Great on a cold winter night. Original recipe in Sacramento Bee. See Mark’s take on balsamic below the recipe.
- 4 Cloves of garlic, smashed and diced. Do this first and let them sit to preserve the good stuff.
- 1 Tablespoon of olive or other oil.
- 6 Bone-in short ribs (about 3 pounds). Ideally grass fed beef.
- 2 Leeks, sliced. (Only the white parts.)
- 2 Medium onions, sliced.
- 2 Carrots, sliced into 1 inch pieces.
- 2 Stalks of celery, sliced.
- Handful of sliced mushrooms.
- 1/2 Teaspoon red pepper flakes.
- 1 Teaspoon sea salt (optional).
- 1/2 Teaspoon ground black pepper.
- 2 Tablespoons of tomato paste.
- 1 Tablespoon Dijon mustard.
- 3 Sprigs of fresh rosemary (or equiv. dried).
- 1/2 Cup balsamic vinegar.
- Original recipe added 1/4 cup brown sugar, which I did not use and did not miss. Add something like honey if you want.
- Water or broth to come to half height of ribs.
- Using dutch oven or other heavy duty pot, heat oil over medium heat.
- Sear the short ribs on all sides. Don’t crowd the pot.
- Remove ribs.
- Brown mushrooms, garlic, leeks, onions, carrots and celery.
- Add pepper flakes, salt, pepper and tomato paste.
- Cook 6-7 minutes, until tomato paste turns reddish brown.
- Add dijon and balsamic. Scrape up browned bits in pot.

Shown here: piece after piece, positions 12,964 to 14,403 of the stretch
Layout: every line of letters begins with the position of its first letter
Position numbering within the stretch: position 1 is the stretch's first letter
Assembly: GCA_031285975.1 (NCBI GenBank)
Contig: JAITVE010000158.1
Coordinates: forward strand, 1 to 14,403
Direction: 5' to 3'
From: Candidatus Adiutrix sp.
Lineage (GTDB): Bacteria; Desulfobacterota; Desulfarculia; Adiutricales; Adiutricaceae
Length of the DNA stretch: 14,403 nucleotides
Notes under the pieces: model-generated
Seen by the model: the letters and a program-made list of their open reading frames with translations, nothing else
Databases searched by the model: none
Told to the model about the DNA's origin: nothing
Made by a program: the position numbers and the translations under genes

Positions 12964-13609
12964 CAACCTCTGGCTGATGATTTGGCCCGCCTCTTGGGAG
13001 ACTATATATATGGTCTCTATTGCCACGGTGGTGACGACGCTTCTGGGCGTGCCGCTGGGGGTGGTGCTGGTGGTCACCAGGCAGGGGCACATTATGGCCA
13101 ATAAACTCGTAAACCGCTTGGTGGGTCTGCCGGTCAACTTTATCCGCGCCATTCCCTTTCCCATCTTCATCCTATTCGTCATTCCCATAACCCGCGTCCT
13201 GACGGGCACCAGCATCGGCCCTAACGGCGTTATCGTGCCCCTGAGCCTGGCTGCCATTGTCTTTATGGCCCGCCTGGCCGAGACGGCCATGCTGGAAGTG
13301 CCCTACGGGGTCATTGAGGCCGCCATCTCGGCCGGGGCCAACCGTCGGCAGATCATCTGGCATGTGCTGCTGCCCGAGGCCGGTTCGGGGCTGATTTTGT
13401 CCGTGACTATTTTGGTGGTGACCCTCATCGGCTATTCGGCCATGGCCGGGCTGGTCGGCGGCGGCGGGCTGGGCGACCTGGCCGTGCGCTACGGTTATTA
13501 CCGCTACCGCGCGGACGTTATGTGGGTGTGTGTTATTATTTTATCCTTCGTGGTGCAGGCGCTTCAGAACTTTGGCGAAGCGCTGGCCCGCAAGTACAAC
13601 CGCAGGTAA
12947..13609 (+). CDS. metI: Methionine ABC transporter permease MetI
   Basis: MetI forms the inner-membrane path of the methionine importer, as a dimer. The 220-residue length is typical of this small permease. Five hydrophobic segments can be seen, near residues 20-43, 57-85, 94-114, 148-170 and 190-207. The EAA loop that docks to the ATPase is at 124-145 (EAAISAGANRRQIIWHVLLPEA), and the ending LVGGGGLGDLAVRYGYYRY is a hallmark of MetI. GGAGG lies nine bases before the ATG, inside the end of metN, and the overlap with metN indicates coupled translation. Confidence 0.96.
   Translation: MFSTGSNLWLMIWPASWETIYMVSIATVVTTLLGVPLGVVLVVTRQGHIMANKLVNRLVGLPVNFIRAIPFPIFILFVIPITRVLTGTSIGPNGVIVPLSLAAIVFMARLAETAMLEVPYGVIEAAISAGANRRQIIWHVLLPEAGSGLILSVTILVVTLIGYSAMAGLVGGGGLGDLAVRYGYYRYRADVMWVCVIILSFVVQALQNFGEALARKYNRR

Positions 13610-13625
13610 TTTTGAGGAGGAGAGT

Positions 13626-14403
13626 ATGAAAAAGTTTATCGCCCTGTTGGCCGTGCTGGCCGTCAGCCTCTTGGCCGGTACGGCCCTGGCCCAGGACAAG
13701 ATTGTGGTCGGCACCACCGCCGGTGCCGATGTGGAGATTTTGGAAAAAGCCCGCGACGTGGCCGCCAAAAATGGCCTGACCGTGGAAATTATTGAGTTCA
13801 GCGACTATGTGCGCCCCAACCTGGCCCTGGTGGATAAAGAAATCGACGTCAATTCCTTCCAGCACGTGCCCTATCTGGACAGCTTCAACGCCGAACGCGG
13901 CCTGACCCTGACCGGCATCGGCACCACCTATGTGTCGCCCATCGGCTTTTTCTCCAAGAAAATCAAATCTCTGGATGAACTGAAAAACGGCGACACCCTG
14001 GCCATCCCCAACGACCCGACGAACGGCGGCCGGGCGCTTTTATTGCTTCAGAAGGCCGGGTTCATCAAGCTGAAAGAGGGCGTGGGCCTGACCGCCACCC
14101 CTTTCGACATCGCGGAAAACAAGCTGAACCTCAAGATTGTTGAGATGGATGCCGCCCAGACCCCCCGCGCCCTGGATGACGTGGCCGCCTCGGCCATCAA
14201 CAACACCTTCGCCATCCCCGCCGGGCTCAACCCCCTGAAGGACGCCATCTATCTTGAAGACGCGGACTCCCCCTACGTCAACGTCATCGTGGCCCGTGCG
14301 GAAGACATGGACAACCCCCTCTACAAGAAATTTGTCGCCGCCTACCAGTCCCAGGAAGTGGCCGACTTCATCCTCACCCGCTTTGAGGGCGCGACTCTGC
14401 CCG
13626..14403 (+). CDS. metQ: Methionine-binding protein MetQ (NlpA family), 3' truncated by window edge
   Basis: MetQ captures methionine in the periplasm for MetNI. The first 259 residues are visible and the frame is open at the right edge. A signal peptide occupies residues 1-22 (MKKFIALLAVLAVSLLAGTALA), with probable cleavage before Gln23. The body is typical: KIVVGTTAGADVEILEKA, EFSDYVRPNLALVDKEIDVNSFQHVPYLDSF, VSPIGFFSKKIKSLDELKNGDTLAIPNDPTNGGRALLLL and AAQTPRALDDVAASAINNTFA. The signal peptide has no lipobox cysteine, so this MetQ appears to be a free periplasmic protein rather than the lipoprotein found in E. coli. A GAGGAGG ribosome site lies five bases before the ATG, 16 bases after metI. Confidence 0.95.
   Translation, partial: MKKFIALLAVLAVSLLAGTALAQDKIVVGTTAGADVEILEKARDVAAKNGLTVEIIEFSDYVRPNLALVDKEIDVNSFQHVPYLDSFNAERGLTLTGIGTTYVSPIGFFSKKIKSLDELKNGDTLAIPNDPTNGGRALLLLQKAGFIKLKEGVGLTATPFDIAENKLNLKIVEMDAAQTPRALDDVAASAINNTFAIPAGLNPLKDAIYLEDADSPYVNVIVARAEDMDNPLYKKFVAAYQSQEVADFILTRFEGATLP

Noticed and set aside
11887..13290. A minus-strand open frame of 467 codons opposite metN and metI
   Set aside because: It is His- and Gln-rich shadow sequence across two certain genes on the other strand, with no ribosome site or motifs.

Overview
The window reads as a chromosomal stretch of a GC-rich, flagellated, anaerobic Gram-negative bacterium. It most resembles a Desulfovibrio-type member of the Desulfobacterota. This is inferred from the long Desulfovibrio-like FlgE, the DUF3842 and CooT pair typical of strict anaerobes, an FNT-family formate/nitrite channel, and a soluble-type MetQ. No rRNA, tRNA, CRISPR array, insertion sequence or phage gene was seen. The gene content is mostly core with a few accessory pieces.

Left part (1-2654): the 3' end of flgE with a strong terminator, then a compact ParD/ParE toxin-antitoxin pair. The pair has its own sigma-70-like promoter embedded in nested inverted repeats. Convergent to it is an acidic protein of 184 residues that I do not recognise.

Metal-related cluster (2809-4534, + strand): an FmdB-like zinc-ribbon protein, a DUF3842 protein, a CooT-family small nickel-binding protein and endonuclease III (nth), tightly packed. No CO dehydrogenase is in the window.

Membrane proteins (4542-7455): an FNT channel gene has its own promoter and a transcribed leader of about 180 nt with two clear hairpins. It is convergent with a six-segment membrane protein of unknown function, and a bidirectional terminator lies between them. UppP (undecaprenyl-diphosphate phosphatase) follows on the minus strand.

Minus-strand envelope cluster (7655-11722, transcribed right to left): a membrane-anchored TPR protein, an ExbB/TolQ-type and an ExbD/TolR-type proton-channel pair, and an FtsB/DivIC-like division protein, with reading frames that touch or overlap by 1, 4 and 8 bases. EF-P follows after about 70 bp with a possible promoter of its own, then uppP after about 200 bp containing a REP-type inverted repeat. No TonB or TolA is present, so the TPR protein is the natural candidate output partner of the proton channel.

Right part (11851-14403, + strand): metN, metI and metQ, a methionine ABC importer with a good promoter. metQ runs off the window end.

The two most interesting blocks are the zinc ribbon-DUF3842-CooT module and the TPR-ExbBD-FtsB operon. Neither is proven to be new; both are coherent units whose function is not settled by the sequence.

- Return ribs to pot.
- Add broth or water to half way up the ribs.
- Place rosemary sprigs on top of ribs.
- Cover pot and adjust heat to simmer.
- Cook for 2 hours. (Can alternatively put pot in 300 degree oven.)
- Taste and adjust seasonings.
- Remove meat and veggies, and boil liquid to make a glaze.
From Mark’s Is It Primal post of January 15, 2013:
Vinegar itself, regardless of the origin, lowers the blood sugar response to a meal, improves the glucose tolerance, and even increases the satiety of a meal when taken before or during the meal. Acetic acid is the key here, so rice vinegar, apple cider vinegar, red wine vinegar, and even white vinegar will work just as well as the best balsamic vinegar. But some benefits are unique to balsamic vinegar:
- Balsamic vinegar inhibited LDL oxidation and macrophage accumulation to a greater extent than rice wine vinegar. In other words, balsamic vinegar – regular old stuff purchased at a Japanese supermarket - may inhibit atherosclerosis.
- During simulated digestion of meat, melanoidins that arise during traditional balsamic vinegar fermentation reduced lipid peroxidation and heme iron absorption.